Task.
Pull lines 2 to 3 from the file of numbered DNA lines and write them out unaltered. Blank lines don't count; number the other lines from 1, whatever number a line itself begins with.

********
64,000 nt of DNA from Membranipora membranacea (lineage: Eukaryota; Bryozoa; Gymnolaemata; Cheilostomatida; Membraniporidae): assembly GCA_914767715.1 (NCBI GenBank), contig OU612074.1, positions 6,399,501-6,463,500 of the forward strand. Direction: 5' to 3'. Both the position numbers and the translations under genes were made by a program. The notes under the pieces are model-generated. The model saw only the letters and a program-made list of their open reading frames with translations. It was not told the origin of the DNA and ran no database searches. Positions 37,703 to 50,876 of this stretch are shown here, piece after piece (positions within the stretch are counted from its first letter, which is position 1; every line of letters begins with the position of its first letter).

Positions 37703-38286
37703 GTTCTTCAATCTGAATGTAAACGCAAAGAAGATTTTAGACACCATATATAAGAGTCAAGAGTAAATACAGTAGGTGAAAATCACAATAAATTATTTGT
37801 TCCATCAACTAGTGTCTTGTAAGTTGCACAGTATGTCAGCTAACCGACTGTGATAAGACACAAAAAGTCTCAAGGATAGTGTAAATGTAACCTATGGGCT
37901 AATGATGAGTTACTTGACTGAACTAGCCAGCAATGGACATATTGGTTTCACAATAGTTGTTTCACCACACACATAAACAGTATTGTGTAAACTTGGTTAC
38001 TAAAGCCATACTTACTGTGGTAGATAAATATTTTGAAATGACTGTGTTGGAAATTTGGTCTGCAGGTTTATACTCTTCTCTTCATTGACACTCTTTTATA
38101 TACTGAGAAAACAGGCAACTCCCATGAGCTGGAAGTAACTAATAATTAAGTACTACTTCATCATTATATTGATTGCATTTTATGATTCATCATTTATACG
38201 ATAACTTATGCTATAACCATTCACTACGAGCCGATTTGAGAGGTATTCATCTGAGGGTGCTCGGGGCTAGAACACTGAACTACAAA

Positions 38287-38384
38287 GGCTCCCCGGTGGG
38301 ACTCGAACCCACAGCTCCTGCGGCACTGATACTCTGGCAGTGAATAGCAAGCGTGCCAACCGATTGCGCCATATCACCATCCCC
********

Positions 37703-38286
37703 GTTCTTCAATCTGAATGTAAACGCAAAGAAGATTTTAGACACCATATATAAGAGTCAAGAGTAAATACAGTAGGTGAAAATCACAATAAATTATTTGT